Government Should do More for Babies’ Survival – Chief Adeniji


As a Pharmacist, what do you think should be done to tackle infant and maternal mortality in Nigeria?

First, we need a clean environment; second, we need to educate our people on wellness including the type of food to eat, the type of water to drink and the right source of drugs to use. Parents should desist from buying substandard drugs for their babies because it is dangerous to their health. To continue to patronize the wrong pharmacists is a sure walk into an early grave. Even drug hawkers do not know the source of the drugs they sell, whether they are adulterated or not. They see them as articles of trade and do not care whether the products are registered by regulatory authorities like National Agency of Food, Drug Administration and Control (NAFDAC). Our people should learn to patronize what is good.

Would you say that government has done enough with regards to the fight against infant and maternal mortality in the country?

Well, I'm not a politician, but to the best of my knowledge, the government is trying. It is wrong to condemn them. I believe some state governments today are better than what they were in the past.

In your own opinion, why do some people abandon their babies?

The cause is poverty, no more, no less.  A man or woman faced with abject poverty can do anything. If you have money that can sustain you, you will not abandon your baby in the dust bin, in the river, gutter or even in the hospital or anywhere that is not conducive for the survival of that baby. Most of them do it out of ignorance of what tomorrow will bring. My advice is that people should try and keep their babies and work for their upkeep. I will also plead that government should redouble their efforts in the area of babies' survival. Some government and private hospitals are charging exorbitant rates for their healthcare services. Recently, I went to one of the teaching hospitals in the country for a scan and they were charging N35,000. That is too much. If I can afford it, how many Nigerians can? What is the salary of nursing mothers in the country such that they can afford such an amount for just scanning?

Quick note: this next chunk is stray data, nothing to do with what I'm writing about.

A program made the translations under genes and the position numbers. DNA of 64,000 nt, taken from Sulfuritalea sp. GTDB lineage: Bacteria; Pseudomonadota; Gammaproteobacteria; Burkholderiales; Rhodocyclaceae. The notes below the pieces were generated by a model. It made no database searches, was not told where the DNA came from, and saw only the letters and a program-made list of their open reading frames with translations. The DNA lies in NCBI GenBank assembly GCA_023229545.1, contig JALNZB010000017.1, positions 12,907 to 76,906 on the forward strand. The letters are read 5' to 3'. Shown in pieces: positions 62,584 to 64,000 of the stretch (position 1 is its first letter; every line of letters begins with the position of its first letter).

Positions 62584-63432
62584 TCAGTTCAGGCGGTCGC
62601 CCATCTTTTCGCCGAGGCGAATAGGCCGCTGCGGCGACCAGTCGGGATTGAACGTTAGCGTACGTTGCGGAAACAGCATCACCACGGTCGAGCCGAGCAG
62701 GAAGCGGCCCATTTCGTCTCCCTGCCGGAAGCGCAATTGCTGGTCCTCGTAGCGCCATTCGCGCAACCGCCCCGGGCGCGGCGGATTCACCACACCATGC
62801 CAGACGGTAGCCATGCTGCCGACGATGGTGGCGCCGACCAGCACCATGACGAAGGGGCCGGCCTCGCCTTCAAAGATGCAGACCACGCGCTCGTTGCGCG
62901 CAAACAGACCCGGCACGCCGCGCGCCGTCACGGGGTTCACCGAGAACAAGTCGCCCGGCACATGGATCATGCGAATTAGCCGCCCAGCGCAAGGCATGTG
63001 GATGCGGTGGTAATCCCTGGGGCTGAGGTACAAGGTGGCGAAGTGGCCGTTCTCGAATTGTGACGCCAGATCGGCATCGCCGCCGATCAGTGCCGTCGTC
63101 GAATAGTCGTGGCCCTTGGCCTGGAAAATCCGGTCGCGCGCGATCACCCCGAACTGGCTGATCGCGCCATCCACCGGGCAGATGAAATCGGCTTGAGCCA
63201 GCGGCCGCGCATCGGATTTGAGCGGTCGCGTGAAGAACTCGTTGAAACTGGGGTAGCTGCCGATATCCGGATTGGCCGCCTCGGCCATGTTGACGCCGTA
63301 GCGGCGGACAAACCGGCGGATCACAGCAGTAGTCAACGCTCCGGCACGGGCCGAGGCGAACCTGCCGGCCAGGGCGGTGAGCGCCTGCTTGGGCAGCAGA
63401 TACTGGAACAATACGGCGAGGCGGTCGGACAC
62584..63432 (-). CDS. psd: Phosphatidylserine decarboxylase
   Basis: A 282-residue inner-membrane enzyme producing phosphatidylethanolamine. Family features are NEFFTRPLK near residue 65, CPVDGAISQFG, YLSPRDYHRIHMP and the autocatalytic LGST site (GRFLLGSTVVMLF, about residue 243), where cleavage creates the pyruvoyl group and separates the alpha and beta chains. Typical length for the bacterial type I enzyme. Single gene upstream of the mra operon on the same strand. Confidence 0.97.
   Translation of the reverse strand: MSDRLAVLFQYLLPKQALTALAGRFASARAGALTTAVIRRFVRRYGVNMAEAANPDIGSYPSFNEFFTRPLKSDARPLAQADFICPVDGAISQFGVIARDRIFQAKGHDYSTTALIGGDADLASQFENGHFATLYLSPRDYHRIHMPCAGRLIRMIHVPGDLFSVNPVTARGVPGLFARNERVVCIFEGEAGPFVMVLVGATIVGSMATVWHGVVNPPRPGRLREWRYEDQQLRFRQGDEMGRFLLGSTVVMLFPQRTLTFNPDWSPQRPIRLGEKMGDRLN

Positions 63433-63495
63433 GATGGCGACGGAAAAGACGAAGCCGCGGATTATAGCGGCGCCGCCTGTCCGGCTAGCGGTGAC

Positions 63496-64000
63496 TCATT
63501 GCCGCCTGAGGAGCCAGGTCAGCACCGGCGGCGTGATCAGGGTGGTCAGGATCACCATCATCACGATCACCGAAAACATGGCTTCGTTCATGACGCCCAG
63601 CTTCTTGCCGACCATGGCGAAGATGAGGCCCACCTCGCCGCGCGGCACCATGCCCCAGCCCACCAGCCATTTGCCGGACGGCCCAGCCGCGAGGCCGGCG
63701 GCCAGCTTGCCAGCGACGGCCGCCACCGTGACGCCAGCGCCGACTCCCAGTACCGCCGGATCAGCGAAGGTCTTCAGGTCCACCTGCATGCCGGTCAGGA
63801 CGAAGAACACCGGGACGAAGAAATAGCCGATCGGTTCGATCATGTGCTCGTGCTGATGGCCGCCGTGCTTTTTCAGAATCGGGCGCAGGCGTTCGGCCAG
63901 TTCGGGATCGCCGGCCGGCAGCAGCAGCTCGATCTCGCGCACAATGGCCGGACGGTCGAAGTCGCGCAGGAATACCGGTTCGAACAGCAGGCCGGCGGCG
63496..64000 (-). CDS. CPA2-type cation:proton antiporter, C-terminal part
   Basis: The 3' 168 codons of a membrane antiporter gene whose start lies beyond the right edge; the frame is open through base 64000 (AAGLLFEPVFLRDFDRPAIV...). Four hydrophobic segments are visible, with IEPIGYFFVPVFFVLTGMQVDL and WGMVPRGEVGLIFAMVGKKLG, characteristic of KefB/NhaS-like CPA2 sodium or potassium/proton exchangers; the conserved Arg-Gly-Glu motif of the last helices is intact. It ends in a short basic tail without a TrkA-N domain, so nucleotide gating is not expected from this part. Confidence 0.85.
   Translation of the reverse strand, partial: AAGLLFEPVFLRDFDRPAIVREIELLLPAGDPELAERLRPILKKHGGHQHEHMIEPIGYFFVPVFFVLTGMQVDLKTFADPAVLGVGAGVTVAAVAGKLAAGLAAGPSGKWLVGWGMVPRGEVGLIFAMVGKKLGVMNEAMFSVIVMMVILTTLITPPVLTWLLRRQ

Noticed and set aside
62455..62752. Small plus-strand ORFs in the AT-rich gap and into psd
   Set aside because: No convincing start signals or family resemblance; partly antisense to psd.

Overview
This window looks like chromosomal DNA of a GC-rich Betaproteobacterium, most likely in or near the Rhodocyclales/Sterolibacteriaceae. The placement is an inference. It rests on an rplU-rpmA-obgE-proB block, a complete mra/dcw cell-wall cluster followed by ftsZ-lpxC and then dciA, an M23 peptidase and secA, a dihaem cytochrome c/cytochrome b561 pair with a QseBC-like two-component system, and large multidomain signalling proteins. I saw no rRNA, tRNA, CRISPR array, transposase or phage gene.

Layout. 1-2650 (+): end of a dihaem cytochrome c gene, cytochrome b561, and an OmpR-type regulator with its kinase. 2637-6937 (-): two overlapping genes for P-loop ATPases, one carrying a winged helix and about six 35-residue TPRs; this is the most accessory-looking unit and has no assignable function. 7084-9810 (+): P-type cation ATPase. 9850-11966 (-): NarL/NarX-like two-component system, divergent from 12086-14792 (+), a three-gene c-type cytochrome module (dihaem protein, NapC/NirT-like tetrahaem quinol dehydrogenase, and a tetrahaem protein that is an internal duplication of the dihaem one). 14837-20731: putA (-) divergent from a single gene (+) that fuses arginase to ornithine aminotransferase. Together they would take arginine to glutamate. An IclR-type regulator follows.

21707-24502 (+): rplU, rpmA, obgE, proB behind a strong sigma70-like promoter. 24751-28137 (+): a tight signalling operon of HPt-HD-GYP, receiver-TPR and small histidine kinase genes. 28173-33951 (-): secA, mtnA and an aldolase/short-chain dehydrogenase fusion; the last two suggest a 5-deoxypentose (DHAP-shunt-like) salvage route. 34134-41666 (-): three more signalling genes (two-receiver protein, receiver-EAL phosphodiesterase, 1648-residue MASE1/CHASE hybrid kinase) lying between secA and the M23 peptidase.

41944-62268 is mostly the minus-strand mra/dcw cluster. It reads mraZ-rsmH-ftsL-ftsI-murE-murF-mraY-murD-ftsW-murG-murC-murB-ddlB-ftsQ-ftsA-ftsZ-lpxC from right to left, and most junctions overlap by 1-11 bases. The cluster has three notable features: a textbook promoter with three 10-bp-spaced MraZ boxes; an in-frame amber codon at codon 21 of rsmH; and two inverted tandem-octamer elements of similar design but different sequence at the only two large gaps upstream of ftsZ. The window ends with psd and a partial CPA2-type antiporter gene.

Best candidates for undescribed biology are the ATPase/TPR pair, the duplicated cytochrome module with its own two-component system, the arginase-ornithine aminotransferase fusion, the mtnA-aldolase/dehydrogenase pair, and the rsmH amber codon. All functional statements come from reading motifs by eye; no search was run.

Premature triplets recently died in a hospital in Damaturu, Yobe State, because the hospital did not have incubator, what is your position on this matter?

Well, I will say the government should look into it and provide incubators. It is not beyond what they can do. They should ensure incubators are provided in all the hospitals for the survival of our premature babies. Incubators are very essential to the lives of preterm babies and I want to believe that government at all levels will look into some of these issues and tackle them once and for all; but we need to let them know where there is problem.

As a Chief Pharmacist of a popular and long standing pharmacy in Lagos, what are the challenges of running a baby-friendly and standard pharmacy?

The challenges are numerous and include staffing, capital and infrastructures. Young pharmacists these days want more money. If you are running a pharmacy, you need huge capital to meet the standard set by  regulatory agencies like Pharmaceutical Society of Nigeria (PSN), National Agency for Food and Drug Administration and Control (NAFDAC). There is a trend in Nigeria - everybody wants to go into business even without having the knowledge of that business which they want to venture into because they want quick money.

Everybody wants to set up business, some set up with the help of the bank, some with the help of their families. Today, if you want to set up a pharmacy, you need a good location, you need to pay for the accommodation, you need to computerize the place to meet the standard required by the regulatory authorities and you need to pay your staff. All these need money.

What should we do to contribute to the wellbeing of our babies and their mothers?

What we need to do is to contribute our quota financially to organizations responsible for babies' safety and their wellbeing including hospitals either private or public so that the issue of infant and maternal mortality can be addressed.

Chief Adeniji is the CEO of Tabade Pharmaceuticals Limited based in Lagos, Nigeria.


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